Very few journalists in any language can compete with Frits Abrahams, who currently writes five days a week for Holland’s best paper, NRC Handelsblad. His current function is that of glocal reporter: documenting clearly and accessibly everyday events that don’t get proper coverage elsewhere and that also happen to be of great importance to the rest of us. Here’s a speed translation of today’s column:
Abu Jahjah in Rotterdam. There he was again, yesterday evening in a jam-packed Unie building on the Mauritsweg. His two inseparable bodyguards stood like colossal guardian angels close behind him, while he sat on the podium opposite his opponent, Maurits Berger, author and Arabist.
The hall on this occasion offered more spectacle than the debaters. There were lots of young, eloquent Moroccans (chiefly girls with headscarves), Palestinians and other foreigners. “You won’t find the average Dutchman here,” observed a (Dutch)man.
That explained Berger’s almost impossible position. He had to discuss the Palestinian-Israeli conflict with Jahjah. They shared in many respects their criticism of Israel, called ‘a racist state’ by Jahjah. (While Berger didn’t repeat this phrase, neither did he contradict it.)
Berger had one important criticism of Jahjah’s Arab-European League (AEL). The movement makes, according to him and many others, improper use of the conflict in the Middle East. “I think they are really here to protest against their oppression, but they’re talking about Israel.”
His point didn’t seem so strange, but almost no one was prepared to follow him. They pretended they didn’t understand him, or they really didn’t understand him, led of course by Jahjah. Suddenly in the hall all the sentiments that go together with this subject broke free. They were almost all directed against Israel and appeared to be rooted in vague concepts such as ‘my identity’ and ‘my identification’. A random selection.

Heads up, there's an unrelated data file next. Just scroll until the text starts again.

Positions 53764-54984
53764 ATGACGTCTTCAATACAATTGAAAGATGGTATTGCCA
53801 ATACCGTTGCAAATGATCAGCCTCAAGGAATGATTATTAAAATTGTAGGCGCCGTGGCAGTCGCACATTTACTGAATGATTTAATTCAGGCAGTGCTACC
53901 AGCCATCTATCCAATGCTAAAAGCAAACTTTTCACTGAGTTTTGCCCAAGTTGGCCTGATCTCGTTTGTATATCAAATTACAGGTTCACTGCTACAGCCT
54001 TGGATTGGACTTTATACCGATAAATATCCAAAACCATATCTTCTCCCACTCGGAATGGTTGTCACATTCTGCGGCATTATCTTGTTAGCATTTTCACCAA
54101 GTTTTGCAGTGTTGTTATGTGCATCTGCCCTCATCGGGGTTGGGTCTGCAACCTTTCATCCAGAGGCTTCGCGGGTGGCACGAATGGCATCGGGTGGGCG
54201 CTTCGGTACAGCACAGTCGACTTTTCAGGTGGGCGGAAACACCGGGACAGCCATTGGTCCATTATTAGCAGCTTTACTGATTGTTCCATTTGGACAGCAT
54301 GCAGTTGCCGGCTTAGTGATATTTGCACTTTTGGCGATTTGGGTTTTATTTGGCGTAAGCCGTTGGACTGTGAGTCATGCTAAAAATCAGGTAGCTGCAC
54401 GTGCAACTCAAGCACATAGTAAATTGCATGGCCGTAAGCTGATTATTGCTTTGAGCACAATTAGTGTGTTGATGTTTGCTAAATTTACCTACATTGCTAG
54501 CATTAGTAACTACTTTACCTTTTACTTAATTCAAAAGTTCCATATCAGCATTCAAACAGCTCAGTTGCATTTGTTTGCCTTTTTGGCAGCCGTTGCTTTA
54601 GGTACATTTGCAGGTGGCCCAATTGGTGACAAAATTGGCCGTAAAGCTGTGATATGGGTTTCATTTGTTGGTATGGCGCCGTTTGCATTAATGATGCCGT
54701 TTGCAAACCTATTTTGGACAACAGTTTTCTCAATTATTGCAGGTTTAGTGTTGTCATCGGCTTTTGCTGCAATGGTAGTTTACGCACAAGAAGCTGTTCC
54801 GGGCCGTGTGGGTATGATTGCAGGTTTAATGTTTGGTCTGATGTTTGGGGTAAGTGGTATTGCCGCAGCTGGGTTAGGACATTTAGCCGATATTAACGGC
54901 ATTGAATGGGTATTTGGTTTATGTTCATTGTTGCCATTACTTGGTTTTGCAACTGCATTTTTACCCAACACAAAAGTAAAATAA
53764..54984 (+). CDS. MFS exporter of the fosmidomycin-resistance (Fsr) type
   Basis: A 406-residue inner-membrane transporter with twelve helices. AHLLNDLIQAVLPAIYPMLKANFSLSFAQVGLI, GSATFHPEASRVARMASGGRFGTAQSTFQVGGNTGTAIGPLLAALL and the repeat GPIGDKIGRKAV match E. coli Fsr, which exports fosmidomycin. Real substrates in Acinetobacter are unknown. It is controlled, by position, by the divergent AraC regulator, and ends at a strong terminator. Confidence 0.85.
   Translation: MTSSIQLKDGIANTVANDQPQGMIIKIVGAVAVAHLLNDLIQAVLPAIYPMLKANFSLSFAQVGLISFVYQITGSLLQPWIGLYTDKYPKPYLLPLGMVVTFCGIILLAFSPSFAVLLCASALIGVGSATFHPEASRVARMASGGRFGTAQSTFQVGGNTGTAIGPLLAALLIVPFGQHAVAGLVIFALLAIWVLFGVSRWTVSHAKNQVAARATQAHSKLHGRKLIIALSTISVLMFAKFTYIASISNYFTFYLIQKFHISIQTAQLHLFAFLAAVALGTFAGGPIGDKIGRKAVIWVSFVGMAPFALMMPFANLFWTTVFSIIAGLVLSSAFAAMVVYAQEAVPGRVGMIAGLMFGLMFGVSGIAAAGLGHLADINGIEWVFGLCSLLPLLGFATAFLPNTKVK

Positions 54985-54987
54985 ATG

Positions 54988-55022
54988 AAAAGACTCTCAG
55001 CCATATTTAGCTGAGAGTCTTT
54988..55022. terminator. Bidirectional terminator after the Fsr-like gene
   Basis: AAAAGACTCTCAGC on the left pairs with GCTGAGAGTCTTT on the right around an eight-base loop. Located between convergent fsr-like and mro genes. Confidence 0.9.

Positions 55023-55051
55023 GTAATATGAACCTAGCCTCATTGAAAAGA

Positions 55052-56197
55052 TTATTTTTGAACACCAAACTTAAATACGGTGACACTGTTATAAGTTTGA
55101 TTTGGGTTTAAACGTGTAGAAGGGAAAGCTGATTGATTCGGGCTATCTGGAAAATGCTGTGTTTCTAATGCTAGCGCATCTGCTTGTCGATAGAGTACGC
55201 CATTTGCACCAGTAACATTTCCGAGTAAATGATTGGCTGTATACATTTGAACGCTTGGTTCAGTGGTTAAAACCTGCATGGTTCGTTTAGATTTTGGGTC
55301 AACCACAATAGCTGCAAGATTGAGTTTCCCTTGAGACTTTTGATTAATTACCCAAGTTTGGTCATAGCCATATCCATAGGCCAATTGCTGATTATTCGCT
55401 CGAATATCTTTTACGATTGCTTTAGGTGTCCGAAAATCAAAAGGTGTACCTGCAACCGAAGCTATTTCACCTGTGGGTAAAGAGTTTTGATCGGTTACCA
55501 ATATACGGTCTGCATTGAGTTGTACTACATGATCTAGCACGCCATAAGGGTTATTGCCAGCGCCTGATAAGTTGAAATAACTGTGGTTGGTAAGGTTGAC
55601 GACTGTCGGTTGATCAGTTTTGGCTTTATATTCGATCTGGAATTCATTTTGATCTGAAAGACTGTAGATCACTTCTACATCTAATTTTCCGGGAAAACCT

“Only with Allah will it be pleasant here,” said a young Dutch Muslim woman without a trace of irony.
“I identify myself with the Palestinians, because I feel the same oppression here on a micro level,” said a Moroccan woman in impeccable Dutch with the soft g that characterises southern Dutch accents.
“I feel Arab,” said another Moroccan woman. “If something happens to my Palestinian brothers, I feel pain.”
A Moroccan man began cautiously to cast doubt on the figure of six million murdered Jews, making reference to Roger Garaudy, the philosopher accused of anti-Semitism, who apparently relies on a ‘gas expert.’
And so it threatened to get really pleasant, with or without Allah.
In the meantime, I thought of the little book in my inside pocket. It was called De schaduw van mijn bomen [The shadow of my trees] and was written by the Zionist, Abel Herzberg. The book contained travel reports about Israel that Herzog wrote in 1967. Just one quotation of Herzberg, I thought, would have the effect of a bomb in this company.
This for example: “Ach, what moving stories could have been written had the Jewish state, according to the plan conceived, been destroyed! The bitter tears that were to have been wept were already prepared. Now they were bestowed on the Arabs, who after all have taken the place of the underdog. In Holland one calls that ‘balanced thinking’ or ‘objectivity’.”
Herzberg would have looked around that hall in bemusement. Much had changed in Holland; much had remained the same.
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